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Benda Bilili!

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Viva Riva!

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John of God

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Captain Thomas Sankara

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In 2005, Kinshasa, DRCongo would be forever changed when a group of street musicians called Benda Bilili, who were impoverished and paraplegic, were noticed by a French film crew. This chance encounter was the turning point in their collective lives as it led to incredible opportunity.

Riva had returned to his home town of Kinshasa with a shipment of fuel that he had stolen from a local crime boss. But the owner was hot on his tail and he knew that it wouldn’t be long until they caught up to him. In an attempt to blend in, Riva had gone to a local club and tried to hit on one of the women there, only for her boyfriend -the same crime boss whose goods he’d stolen- to intervene and make it clear that Riva wasn’t welcome. Unfortunately for Riva, this was not the first time that he had crossed paths with this particular crime boss; after all, it was he who provided Riva with the means to acquire such a large shipment of fuel in the first place.

John of God was a musical prodigy in his own mind. He believed that he was the greatest musician in the world and this notion was put to the test when an American film maker travelled to Kinshasa – DR Congo on assignment to create a documentary about him. The film maker wanted to showcase John’s impressive talent, so they set out to explore his humble beginnings, the locals’ perception of him, and the impact he has had on music culture within the city.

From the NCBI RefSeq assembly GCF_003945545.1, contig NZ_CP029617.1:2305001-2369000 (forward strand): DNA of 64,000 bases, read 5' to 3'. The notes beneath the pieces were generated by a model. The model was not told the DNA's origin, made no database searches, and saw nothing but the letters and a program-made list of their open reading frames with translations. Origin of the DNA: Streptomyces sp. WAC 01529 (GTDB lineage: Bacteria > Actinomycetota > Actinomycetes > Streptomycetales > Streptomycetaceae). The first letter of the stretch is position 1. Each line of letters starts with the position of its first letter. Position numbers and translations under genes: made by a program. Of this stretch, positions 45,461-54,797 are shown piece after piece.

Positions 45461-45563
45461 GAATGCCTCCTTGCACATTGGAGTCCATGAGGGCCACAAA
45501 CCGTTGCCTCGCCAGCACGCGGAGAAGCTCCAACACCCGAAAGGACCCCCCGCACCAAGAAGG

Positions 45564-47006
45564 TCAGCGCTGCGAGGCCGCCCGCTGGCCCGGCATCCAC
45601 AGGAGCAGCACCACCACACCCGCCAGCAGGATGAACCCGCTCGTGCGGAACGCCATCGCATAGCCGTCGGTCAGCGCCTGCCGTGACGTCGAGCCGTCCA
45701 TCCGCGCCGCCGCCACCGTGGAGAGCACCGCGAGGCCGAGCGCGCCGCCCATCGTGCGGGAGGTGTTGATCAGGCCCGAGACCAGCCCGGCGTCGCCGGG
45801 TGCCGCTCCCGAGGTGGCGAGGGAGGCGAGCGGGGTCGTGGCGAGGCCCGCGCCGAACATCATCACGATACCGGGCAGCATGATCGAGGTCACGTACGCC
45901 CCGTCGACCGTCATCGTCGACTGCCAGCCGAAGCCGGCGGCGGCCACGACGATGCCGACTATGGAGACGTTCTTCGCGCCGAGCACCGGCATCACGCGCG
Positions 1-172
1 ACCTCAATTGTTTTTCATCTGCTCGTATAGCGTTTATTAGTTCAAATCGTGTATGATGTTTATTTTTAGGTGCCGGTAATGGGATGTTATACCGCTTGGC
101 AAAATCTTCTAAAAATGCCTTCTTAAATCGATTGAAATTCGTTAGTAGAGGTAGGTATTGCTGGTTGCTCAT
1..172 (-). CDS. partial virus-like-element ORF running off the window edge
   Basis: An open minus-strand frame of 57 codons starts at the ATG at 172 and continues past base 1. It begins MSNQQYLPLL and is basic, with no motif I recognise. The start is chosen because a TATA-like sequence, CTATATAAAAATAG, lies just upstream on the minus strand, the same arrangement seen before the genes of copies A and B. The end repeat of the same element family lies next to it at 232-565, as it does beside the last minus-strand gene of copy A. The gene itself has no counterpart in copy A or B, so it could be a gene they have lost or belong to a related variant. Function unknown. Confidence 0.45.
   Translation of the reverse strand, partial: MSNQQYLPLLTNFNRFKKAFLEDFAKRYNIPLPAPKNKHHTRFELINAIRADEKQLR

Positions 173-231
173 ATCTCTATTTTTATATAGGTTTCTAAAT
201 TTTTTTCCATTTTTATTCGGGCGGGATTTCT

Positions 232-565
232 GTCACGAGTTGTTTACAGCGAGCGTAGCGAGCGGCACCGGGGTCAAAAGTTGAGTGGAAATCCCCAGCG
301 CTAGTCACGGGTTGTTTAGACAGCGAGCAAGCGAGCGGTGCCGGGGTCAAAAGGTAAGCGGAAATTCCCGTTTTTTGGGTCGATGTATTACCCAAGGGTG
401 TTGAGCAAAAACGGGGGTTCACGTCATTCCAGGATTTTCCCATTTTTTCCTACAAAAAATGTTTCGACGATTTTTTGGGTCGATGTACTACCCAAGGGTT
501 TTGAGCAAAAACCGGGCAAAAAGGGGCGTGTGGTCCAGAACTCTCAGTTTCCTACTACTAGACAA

Thomas Sankara was a revolutionary leader and the military captain of Burkina Faso. He is known for leading the 1983 Burkinabe Revolution, which sought to improve the quality of life in the country and introduce a new socio-political dimension.

Maki’la has been living on the streets of the Congolese capital for many years. She is a part of a group of young criminals, who use their street as a runway to show off their often stolen designer outfits. Maki’s husband and leader of the gang, Mbingazor, passes his days either getting high or drunk. With little money for food and necessities, life is difficult for Maki and there’s no way out. Her desperation eventually leads her to coerce other street children into stealing items for her.


The music of the Democratic Republic of the Congo (DRC) is diverse and vibrant, reflecting the country’s rich cultural heritage. The traditional music of the DRC is rooted in indigenous African rhythms and instruments, and it encompasses a wide range of styles, including drumming, singing, and dance music. In recent decades, Congolese music has been shaped by Western influences, particularly from the United States and Europe, leading to the development of styles such as soukous, rumba, and ndombolo. These styles have become hugely popular not only in the DRC but throughout Africa and beyond. The music of the DRC is a reflection of the country’s history, cultural traditions, and contemporary experiences, and it continues to evolve and shape the cultural landscape of the region.